The Voices and Faces Project is an award-winning documentary initiative created to bring the names, faces and stories of survivors of sexual violence and trafficking to the attention of the public. A past finalist for the Dorothea Lange-Paul Taylor Documentary Prize, The Voices and Faces Project was recently recognized by the United States Department of Justice as “a leader in the growing movement of young pioneers who are coming forward with new ideas in the fight to end violence.” Through its lobbying and speakers bureau, websites ( and, sexual violence survivor story archive and a series of documentary and creative projects—including the country’s first creative writing workshop for survivors of sexual and domestic violence and trafficking—The Voices and Faces Project seeks to change minds, hearts and public policies on sexual violence and exploitation. The Voices and Faces Project is a national 501c3 non-profit organization.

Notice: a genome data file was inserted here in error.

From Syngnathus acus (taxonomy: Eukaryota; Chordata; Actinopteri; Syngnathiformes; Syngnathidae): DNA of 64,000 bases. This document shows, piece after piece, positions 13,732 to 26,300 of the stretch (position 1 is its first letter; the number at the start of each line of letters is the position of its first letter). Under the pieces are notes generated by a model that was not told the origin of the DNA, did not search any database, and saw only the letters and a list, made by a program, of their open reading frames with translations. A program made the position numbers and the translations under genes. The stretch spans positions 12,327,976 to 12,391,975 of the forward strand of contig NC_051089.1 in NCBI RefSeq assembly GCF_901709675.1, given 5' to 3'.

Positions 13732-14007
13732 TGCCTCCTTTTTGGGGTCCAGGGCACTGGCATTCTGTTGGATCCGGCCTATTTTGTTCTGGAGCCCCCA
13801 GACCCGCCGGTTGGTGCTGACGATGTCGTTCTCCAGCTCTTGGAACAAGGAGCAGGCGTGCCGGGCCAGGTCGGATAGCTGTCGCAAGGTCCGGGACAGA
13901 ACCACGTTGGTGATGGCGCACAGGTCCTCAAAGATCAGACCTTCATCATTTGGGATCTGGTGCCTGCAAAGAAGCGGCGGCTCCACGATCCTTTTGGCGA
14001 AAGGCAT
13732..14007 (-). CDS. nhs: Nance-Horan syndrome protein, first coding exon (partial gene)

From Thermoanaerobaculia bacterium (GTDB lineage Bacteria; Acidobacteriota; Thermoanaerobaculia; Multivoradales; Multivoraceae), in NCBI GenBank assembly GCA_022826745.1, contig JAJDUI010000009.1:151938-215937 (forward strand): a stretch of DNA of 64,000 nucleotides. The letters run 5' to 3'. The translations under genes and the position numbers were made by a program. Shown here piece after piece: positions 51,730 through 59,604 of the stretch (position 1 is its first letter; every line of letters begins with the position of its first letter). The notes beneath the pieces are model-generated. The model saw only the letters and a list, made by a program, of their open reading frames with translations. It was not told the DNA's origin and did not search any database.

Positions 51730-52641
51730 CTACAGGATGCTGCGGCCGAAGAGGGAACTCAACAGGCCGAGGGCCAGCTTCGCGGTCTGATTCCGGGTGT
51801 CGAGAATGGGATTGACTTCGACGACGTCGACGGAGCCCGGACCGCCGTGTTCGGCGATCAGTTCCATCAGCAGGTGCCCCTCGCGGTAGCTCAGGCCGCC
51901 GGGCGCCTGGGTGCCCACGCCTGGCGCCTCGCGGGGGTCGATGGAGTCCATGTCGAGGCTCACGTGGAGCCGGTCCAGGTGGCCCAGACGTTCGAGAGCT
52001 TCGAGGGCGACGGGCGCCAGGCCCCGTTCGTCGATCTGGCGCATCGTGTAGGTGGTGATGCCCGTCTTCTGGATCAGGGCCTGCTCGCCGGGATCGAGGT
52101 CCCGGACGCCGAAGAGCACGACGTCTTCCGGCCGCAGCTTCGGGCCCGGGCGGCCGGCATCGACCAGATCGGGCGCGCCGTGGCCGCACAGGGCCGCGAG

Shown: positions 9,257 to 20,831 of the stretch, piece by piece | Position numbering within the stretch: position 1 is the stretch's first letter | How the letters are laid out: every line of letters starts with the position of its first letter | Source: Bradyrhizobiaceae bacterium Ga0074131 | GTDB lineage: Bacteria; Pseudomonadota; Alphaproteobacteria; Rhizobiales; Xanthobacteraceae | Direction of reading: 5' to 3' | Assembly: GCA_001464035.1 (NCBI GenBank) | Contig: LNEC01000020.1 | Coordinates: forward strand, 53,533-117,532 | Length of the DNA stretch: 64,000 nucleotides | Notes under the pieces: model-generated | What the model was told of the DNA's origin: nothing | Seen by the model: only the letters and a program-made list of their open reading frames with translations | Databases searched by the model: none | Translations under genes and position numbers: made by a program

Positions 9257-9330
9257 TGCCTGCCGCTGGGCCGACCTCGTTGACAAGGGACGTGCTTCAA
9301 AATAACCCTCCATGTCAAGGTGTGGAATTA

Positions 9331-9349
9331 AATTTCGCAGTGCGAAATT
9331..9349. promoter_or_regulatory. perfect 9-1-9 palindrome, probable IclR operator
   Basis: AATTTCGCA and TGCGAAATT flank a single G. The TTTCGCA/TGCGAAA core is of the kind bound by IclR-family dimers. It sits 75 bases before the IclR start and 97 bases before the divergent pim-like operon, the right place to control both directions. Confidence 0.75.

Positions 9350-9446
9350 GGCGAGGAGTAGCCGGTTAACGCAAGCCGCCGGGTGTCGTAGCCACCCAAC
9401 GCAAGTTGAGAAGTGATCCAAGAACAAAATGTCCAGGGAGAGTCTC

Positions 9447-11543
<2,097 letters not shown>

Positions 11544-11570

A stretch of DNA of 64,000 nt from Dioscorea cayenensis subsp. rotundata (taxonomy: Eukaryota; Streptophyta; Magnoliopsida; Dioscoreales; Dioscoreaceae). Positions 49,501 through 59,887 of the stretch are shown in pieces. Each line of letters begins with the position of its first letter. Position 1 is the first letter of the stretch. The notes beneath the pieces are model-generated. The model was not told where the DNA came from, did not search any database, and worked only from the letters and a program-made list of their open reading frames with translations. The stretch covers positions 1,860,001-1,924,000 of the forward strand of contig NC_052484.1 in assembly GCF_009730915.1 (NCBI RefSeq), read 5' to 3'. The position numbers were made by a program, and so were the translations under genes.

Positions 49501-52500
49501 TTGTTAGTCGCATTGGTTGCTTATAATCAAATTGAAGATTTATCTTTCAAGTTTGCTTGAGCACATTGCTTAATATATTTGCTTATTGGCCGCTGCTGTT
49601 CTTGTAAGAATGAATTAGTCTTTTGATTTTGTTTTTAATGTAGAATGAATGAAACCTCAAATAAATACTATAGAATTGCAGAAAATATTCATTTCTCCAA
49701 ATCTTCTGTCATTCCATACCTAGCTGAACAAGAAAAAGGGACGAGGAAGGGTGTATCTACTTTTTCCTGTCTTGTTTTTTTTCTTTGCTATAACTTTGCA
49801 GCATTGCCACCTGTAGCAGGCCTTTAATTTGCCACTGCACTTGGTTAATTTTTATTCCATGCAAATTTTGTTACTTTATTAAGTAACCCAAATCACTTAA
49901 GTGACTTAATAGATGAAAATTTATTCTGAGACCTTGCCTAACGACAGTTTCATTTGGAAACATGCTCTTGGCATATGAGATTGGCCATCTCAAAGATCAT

Project Unbreakable Project Unbreakable is a photography project aiming to give a voice to survivors of sexual assault, domestic violence, and child abuse. Project Unbreakable has been featured in media outlets such as Glamour, TIME, Buzzfeed, and The Guardian.

Mary S. Calbert’s Photographs Mary F. Calvert is committed to using photography to affect meaningful social change and is known for producing work on gender based, human rights issues. She has won the Robert F. Kennedy Journalism Award twice and is a two-time Pulitzer Prize finalist in Feature Photography. In 2013, Calvert was the recipient of the Canon Female Photojournalist Award at Visa Pour L’Image in Perpignan, France for her project, The Battle Within: Sexual Violence in America’s Military.